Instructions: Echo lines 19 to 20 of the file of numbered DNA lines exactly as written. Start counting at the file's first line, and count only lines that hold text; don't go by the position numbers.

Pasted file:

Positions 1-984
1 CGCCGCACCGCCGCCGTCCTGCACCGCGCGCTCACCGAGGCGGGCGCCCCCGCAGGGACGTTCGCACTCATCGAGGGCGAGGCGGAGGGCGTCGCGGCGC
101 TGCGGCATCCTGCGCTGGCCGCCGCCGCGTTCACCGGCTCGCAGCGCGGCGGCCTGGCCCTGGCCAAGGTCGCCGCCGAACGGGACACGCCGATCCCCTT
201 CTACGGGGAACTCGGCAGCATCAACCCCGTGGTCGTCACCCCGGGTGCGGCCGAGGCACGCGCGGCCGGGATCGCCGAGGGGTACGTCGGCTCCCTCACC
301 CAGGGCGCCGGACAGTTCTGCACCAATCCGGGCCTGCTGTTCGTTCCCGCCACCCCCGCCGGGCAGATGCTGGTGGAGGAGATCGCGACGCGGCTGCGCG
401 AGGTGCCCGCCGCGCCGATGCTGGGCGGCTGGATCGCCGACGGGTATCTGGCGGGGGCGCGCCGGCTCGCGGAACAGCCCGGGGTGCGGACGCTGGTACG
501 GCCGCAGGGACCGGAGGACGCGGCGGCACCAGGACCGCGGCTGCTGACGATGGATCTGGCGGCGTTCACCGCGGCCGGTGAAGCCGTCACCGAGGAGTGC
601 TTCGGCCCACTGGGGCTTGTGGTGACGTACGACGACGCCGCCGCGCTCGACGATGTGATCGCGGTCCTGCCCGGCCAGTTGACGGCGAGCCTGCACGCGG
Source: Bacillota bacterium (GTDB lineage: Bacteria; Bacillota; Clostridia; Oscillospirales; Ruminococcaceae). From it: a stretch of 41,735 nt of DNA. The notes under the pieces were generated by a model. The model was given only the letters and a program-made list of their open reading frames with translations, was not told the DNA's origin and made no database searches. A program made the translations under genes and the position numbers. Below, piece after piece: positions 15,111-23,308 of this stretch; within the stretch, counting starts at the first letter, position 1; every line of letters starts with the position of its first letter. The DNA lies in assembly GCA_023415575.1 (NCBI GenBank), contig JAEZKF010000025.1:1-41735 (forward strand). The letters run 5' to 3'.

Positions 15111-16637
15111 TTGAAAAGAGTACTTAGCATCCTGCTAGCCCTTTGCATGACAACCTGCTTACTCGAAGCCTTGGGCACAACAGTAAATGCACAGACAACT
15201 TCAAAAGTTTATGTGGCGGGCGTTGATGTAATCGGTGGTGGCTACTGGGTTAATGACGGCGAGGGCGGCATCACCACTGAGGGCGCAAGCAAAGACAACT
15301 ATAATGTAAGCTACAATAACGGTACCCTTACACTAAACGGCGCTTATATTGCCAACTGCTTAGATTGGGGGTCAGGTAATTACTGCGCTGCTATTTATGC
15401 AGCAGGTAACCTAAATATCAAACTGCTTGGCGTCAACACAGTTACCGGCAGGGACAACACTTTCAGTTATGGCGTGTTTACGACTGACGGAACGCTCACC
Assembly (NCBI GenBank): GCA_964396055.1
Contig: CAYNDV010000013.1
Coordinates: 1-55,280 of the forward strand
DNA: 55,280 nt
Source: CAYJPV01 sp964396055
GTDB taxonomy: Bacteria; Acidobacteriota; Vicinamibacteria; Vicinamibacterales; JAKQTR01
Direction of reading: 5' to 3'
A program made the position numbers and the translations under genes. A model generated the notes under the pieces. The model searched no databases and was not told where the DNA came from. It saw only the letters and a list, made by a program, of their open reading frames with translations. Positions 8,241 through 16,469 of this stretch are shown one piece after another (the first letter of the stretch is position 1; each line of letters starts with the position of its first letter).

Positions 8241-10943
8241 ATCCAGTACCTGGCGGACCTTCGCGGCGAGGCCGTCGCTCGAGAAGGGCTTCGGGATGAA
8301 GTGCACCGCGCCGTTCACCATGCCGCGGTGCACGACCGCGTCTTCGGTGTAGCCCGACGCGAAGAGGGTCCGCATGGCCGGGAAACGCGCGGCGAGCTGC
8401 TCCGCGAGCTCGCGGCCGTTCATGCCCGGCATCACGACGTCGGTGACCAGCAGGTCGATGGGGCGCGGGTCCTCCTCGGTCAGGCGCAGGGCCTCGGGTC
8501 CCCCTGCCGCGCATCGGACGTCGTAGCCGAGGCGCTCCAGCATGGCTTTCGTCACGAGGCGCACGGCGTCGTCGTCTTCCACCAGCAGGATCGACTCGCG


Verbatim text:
Source: CAYJPV01 sp964396055
GTDB taxonomy: Bacteria; Acidobacteriota; Vicinamibacteria; Vicinamibacterales; JAKQTR01